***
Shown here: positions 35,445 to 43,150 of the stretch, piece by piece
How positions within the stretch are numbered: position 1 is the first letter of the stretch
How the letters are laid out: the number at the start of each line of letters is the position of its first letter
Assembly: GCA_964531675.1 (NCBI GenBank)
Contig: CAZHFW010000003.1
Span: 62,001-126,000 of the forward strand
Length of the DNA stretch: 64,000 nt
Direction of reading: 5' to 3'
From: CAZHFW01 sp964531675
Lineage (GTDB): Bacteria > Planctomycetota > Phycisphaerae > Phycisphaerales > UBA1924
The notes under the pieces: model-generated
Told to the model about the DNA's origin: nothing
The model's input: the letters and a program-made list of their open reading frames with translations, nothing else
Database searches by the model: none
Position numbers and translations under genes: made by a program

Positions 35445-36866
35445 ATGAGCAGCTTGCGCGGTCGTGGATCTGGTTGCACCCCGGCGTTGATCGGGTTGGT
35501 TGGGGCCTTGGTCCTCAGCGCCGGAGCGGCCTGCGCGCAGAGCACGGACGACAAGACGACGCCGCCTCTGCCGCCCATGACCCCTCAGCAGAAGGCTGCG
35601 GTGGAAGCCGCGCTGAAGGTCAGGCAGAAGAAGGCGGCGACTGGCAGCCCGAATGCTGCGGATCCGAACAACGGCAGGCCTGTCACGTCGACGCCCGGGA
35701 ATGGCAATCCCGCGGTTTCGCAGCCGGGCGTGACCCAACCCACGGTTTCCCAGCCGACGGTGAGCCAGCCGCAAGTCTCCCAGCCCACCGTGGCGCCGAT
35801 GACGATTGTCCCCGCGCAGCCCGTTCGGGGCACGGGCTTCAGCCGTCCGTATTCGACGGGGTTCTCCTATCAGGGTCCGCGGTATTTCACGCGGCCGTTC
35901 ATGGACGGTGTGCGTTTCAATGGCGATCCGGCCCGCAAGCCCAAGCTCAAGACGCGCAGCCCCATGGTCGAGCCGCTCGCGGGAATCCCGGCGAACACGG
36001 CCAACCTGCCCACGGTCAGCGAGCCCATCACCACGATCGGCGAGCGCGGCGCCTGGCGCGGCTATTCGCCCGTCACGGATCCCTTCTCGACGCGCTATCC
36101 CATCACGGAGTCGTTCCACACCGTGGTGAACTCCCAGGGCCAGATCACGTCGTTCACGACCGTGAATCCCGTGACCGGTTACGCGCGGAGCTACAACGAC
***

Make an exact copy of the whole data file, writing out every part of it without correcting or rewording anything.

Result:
Shown here: positions 35,445 to 43,150 of the stretch, piece by piece
How positions within the stretch are numbered: position 1 is the first letter of the stretch
How the letters are laid out: the number at the start of each line of letters is the position of its first letter
Assembly: GCA_964531675.1 (NCBI GenBank)
Contig: CAZHFW010000003.1
Span: 62,001-126,000 of the forward strand
Length of the DNA stretch: 64,000 nt
Direction of reading: 5' to 3'
From: CAZHFW01 sp964531675
Lineage (GTDB): Bacteria > Planctomycetota > Phycisphaerae > Phycisphaerales > UBA1924
The notes under the pieces: model-generated
Told to the model about the DNA's origin: nothing
The model's input: the letters and a program-made list of their open reading frames with translations, nothing else
Database searches by the model: none
Position numbers and translations under genes: made by a program

Positions 35445-36866
35445 ATGAGCAGCTTGCGCGGTCGTGGATCTGGTTGCACCCCGGCGTTGATCGGGTTGGT
35501 TGGGGCCTTGGTCCTCAGCGCCGGAGCGGCCTGCGCGCAGAGCACGGACGACAAGACGACGCCGCCTCTGCCGCCCATGACCCCTCAGCAGAAGGCTGCG
35601 GTGGAAGCCGCGCTGAAGGTCAGGCAGAAGAAGGCGGCGACTGGCAGCCCGAATGCTGCGGATCCGAACAACGGCAGGCCTGTCACGTCGACGCCCGGGA
35701 ATGGCAATCCCGCGGTTTCGCAGCCGGGCGTGACCCAACCCACGGTTTCCCAGCCGACGGTGAGCCAGCCGCAAGTCTCCCAGCCCACCGTGGCGCCGAT
35801 GACGATTGTCCCCGCGCAGCCCGTTCGGGGCACGGGCTTCAGCCGTCCGTATTCGACGGGGTTCTCCTATCAGGGTCCGCGGTATTTCACGCGGCCGTTC
35901 ATGGACGGTGTGCGTTTCAATGGCGATCCGGCCCGCAAGCCCAAGCTCAAGACGCGCAGCCCCATGGTCGAGCCGCTCGCGGGAATCCCGGCGAACACGG
36001 CCAACCTGCCCACGGTCAGCGAGCCCATCACCACGATCGGCGAGCGCGGCGCCTGGCGCGGCTATTCGCCCGTCACGGATCCCTTCTCGACGCGCTATCC
36101 CATCACGGAGTCGTTCCACACCGTGGTGAACTCCCAGGGCCAGATCACGTCGTTCACGACCGTGAATCCCGTGACCGGTTACGCGCGGAGCTACAACGAC